Lance balked, but his pastor insisted: "I'm the authority over you," the pastor said, according to Lance. "We don't even think you were a Christian to begin with," the pastor retorted, according to Lance, and left the room. Not only was he barred from speaking with his now-former friends at the church, Lance says his pastor threatened to contact any future church that he might attend.
"You agreed when you became a member that I am your authority, and you have to obey us." Lance was torn—on one hand, he signed that membership contract. In a final, tense meeting, Lance got fed up with the leadership's harping about submission and authority. The church told him to move out and, if he wouldn't submit to church demands, to cut off any communication with members of Mars Hill. And then Lance's pastor took the extra step of calling the father of Lance's girlfriend in Colorado.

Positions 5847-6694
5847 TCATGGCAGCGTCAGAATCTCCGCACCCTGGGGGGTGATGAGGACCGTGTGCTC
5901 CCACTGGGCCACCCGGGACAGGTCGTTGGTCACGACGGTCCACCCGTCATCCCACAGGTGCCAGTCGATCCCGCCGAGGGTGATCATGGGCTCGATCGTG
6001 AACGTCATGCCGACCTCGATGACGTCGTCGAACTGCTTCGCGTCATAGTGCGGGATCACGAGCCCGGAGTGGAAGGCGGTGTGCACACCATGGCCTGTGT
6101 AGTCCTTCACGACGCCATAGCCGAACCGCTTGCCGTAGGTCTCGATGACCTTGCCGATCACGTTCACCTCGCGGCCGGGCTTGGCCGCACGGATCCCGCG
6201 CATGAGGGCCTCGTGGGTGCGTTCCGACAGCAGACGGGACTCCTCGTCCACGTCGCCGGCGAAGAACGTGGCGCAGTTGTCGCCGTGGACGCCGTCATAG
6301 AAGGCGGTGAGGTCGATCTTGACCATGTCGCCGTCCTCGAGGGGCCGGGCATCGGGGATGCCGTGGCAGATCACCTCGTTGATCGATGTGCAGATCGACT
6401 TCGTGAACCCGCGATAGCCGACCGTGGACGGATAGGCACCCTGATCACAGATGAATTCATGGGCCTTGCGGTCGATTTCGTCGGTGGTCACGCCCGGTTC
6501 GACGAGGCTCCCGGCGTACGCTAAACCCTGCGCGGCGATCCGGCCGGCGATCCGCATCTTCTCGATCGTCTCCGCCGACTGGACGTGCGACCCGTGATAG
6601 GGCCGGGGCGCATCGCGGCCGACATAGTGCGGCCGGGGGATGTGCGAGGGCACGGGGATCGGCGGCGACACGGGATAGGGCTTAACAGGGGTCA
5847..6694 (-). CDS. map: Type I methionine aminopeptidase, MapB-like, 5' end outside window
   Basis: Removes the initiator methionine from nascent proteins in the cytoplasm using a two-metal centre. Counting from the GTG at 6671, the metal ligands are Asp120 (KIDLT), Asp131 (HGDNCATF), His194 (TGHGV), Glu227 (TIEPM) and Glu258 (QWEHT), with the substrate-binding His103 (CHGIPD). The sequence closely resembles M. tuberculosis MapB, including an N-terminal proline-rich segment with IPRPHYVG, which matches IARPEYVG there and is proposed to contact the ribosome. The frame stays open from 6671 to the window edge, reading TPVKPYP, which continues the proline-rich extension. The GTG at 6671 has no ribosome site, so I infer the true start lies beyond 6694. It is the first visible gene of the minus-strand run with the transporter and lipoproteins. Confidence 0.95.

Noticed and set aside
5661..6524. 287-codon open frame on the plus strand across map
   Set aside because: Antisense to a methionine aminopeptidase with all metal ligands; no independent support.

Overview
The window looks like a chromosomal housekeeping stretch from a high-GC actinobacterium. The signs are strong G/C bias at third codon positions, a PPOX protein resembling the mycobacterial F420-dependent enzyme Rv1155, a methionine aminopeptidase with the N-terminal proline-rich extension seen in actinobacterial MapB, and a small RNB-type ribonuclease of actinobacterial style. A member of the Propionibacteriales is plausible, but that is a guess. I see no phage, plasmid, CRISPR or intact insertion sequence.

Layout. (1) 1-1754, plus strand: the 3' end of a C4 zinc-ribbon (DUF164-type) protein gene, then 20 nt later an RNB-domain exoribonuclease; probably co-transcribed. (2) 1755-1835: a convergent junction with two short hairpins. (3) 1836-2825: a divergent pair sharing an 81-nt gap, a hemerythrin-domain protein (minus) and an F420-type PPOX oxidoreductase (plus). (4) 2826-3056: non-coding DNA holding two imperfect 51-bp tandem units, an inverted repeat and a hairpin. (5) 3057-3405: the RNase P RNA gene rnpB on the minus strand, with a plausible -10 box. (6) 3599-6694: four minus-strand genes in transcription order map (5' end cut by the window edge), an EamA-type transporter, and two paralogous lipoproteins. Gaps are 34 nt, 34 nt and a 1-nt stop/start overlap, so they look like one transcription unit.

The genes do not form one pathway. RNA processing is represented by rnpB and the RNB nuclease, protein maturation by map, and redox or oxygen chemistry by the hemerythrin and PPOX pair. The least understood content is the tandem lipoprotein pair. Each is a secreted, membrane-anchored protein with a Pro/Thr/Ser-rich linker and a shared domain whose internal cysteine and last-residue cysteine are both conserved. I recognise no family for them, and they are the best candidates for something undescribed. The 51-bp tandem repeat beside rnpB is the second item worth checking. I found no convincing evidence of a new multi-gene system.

"They were warning him how dangerous I was," Lance says.
o become a "member" at Mars Hill Church requires more than attending church.
Becoming a full-fledged member—a process highly encouraged, and sometimes thunderously demanded, in Pastor Mark Driscoll's sermons—requires months of classes and a careful study of , Driscoll's 463-page Mars Hill textbook.